Attendance: 47,570
Referee: Volker Roth (West Germany)
13 June 1984
Belgium  2 – 0  Yugoslavia
Vandenbergh  28'
Grün  45'
Stade Félix Bollaert, Lens
Attendance: 41,774
Referee: Erik Fredriksson (Sweden)
16 June 1984
France  5 – 0  Belgium
Platini  4'74' (pen.)89'
Giresse  33'
Fernández  43'
Stade de la Beaujoire, Nantes
Attendance: 51,359
Referee: Robert Valentine (Scotland)
16 June 1984
Denmark  5 – 0  Yugoslavia
Arnesen  8'69' (pen.)
Berggreen  16'
Elkjær  82'
Lauridsen  84'
Stade de Gerland, Lyon
Attendance: 24,736
Referee: Augusto Lamo Castillo (Spain)
19 June 1984
France  3 – 2  Yugoslavia
Platini  59'62'77' (Report) Šestić  32'
D. Stojković  84' (pen.)
Stade Geoffroy-Guichard, Saint-Étienne
Attendance: 47,589
Referee: André Daina (Switzerland)
19 June 1984
Denmark  3 – 2  Belgium
Arnesen  41' (pen.)
Brylle  60'
Elkjær  84'
(Report) Ceulemans  26'
Vercauteren  39'
La Meinau, Strasbourg
Attendance: 36,911
Referee: Adolf Prokop (East Germany)

Group B

Team Pld W D L GF GA GD Pts
 Spain 3 1 2 0 3 2 +1 4
 Portugal 3 1 2 0 2 1 +1 4
 West Germany 3 1 1 1 2 2 0 3
 Romania 3 0 1 2 2 4 −2 1
14 June 1984
West Germany  0 – 0  Portugal
La Meinau, Strasbourg
Attendance: 44,707
Referee: Romualdas Yushka (Soviet Union)
14 June 1984
Romania  1 – 1  Spain
Bölöni  35' (Report) Carrasco  22' (pen.)
Stade Geoffroy-Guichard, Saint-Etienne
Attendance: 16,972
Referee: Alexis Ponnet (Belgium)
17 June 1984
West Germany  2 – 1  Romania
Völler  25'66' (Report) Coraş  46'
Stade Félix Bollaert, Lens
Attendance: 31,787
Referee: Jan Keizer (Netherlands)
17 June 1984
Portugal  1 – 1  Spain
Sousa  52' (Report) Santillana  73'
Stade Vélodrome, Marseille
Attendance: 24,364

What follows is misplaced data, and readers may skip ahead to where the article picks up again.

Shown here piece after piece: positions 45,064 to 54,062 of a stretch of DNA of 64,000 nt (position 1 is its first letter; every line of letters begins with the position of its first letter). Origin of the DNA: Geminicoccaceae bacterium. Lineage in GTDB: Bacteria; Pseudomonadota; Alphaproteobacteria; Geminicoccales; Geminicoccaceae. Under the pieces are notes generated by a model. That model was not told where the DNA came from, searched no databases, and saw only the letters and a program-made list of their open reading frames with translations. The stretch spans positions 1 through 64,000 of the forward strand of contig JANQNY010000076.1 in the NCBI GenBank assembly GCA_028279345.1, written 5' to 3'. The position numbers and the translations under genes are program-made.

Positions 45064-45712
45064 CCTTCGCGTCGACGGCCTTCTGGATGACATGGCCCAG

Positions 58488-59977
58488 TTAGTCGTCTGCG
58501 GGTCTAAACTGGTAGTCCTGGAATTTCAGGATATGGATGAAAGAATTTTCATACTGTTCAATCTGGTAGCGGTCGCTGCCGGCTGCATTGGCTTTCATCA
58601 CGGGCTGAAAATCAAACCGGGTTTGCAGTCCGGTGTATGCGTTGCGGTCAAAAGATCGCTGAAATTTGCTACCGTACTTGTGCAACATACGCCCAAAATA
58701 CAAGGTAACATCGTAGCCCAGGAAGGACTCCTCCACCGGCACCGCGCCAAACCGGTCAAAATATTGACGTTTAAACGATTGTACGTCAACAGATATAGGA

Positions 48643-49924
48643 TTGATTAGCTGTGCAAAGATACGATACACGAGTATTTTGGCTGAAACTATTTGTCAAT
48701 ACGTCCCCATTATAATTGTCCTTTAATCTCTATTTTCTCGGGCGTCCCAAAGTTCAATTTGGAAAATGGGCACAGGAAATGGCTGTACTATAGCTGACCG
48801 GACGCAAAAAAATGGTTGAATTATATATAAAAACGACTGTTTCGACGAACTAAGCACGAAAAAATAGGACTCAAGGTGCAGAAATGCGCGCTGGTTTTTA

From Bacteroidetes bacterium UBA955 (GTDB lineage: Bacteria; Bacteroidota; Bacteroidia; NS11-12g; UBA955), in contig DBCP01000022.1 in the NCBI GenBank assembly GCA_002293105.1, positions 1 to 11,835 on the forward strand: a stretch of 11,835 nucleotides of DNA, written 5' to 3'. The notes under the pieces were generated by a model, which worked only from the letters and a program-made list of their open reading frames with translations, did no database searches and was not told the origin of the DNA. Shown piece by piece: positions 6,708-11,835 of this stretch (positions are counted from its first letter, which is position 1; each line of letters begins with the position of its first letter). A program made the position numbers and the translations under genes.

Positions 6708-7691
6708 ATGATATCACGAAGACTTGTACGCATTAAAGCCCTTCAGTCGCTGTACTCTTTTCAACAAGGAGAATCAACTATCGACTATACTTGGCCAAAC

Referee: Michel Vautrot (France)
20 June 1984
West Germany  0 – 1  Spain
(Report) Maceda  90'
Parc des Princes, Paris
Attendance: 47,691
Referee: Vojtěch Christov (Czechoslovakia)
20 June 1984
Portugal  1 – 0  Romania
Nené  81' (Report)
Stade de la Beaujoire, Nantes
Attendance: 24,464
Referee: Heinz Fahnler (Austria)

Knockout stage

Semi-finals Final
23 June – Marseille (Stade Vélodrome)
  France (aet) 3  
  Portugal 2  
27 June – Paris (Parc des Princes)
      France 2
    Spain 0
24 June – Lyon (Stade Gerland)
  Spain (p) 1 (5)
  Denmark 1 (4)  


23 June 1984
France  3 – 2 (a.e.t.)  Portugal
Domergue  24'114'
Platini  119'
(Report) Jordão  74'98'
Stade Vélodrome, Marseille
Attendance: 54,848
Referee: Paolo Bergamo (Italy)
24 June 1984
Spain  1 – 1 (a.e.t.)  Denmark
Maceda  67' (Report) Lerby  7'
Víctor Muñoz
5 – 4 Brylle
Stade de Gerland, Lyon
Attendance: 47,843
Referee: George Courtney (England)


27 June 1984
France  2 – 0  Spain
Platini  57'
Bellone  90'
Parc des Princes, Paris
Attendance: 47,368
Referee: Vojtěch Christov (Czechoslovakia)



With nine goals, Michel Platini is the top scorer in the tournament. In total, 41 goals were scored by 26 different players in 15 games for an average of 2.73 goals per game. None of the goals are credited as own goal.


UEFA Team of the Tournament[5]
Goalkeeper Defenders Midfielders Forwards
Harald Schumacher João Pinto Fernando Chalana Rudi Völler
Karlheinz Forster Alain Giresse
Morten Olsen Jean Tigana
Andreas Brehme Frank Arnesen
Michel Platini


The official mascot of this European Championship was Peno, a rooster, representing the emblem of the host nation, France. It has the number 84 on the left side of its chest and its outfit is the same as the French national team, blue shirt, white shorts and red socks.


  1. ^ Dietrich Schulze-Marmeling: Die Geschichte der Fußball-Europameisterschaft, Verlag Die Werkstatt, ISBN 978-3-89533-553-2
  2. ^ Shemilt, Stephan (2012-05-12). "BBC Sport - Euro 1984: Euro 1984: Michel Platini at his peak inspires France". Retrieved 2012-06-17. 
  3. ^ "BBC SPORT | Football | Euro 2004 | History | France 1984". BBC News. 2004-05-17. Retrieved 2012-09-26. 
  4. ^ John Brewin and Martin Williamson April 29, 2012 (2012-04-29). "Euro 2012: European Championships 1984 | Live football and soccer news". Retrieved 2012-08-23. 
  5. ^ "1984 team of the tournament". Union of European Football Associations. Retrieved 23 January 2015. 

External links

  • EURO 1984 Official History